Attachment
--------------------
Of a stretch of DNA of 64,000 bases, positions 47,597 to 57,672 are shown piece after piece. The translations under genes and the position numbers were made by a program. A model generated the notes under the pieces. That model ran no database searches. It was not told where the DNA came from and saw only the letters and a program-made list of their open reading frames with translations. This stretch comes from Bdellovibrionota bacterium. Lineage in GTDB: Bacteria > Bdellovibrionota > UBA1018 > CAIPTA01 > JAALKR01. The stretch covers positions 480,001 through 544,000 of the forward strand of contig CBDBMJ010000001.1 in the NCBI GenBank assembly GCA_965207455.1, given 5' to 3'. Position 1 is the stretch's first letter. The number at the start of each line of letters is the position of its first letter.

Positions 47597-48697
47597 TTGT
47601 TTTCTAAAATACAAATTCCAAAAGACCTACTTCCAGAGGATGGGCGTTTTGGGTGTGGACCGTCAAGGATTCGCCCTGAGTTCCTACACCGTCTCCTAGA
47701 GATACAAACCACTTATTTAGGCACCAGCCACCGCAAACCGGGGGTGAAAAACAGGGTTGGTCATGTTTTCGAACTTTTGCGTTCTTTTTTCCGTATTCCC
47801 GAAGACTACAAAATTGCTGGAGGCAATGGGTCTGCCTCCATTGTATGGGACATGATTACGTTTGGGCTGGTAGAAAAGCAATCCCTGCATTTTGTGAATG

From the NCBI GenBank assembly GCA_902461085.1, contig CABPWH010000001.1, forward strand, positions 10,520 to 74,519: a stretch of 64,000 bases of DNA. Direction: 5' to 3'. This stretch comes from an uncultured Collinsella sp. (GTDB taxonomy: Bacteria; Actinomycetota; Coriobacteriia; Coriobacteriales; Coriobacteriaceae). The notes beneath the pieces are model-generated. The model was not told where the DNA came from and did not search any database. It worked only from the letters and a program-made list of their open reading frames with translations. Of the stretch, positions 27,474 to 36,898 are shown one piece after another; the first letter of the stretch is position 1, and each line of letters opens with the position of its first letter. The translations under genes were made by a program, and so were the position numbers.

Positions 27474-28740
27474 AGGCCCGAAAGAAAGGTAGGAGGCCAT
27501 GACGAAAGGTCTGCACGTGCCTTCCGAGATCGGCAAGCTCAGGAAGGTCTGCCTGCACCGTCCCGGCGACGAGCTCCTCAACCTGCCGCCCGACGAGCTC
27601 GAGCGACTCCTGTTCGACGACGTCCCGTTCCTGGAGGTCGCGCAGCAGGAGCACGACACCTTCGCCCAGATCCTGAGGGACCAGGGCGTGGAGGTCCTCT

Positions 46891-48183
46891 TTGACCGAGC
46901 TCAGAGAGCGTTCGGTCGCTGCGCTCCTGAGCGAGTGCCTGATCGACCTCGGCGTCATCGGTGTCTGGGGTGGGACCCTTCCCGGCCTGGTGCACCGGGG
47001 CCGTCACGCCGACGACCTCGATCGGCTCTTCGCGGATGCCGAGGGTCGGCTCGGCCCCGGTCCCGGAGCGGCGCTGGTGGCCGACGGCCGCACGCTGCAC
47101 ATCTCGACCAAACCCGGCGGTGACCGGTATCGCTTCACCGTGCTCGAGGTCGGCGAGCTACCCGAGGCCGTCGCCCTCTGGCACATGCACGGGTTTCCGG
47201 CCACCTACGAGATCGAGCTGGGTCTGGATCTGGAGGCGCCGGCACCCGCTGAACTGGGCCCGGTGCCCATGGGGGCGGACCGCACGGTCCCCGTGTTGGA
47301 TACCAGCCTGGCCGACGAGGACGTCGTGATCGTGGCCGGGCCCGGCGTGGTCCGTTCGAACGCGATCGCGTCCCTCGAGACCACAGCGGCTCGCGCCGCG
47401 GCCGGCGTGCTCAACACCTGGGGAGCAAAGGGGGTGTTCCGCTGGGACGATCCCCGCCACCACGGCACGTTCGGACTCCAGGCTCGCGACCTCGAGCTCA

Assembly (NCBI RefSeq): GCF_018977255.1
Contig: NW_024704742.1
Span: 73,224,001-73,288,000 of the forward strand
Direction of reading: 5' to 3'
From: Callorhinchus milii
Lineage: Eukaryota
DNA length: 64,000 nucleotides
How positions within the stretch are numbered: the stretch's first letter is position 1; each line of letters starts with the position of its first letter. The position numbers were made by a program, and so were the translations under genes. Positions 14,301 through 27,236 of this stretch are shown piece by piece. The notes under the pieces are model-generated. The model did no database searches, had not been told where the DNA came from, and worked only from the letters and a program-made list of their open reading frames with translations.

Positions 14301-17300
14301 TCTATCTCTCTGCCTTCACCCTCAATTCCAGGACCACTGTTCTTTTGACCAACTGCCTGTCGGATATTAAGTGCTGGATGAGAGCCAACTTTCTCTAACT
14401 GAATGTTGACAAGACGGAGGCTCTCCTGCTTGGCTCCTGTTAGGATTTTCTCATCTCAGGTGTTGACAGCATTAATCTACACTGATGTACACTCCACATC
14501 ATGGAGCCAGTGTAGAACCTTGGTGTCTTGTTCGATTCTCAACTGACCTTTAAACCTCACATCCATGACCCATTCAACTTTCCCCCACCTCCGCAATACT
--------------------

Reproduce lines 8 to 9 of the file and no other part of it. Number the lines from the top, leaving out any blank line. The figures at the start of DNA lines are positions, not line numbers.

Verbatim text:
Positions 27474-28740
27474 AGGCCCGAAAGAAAGGTAGGAGGCCAT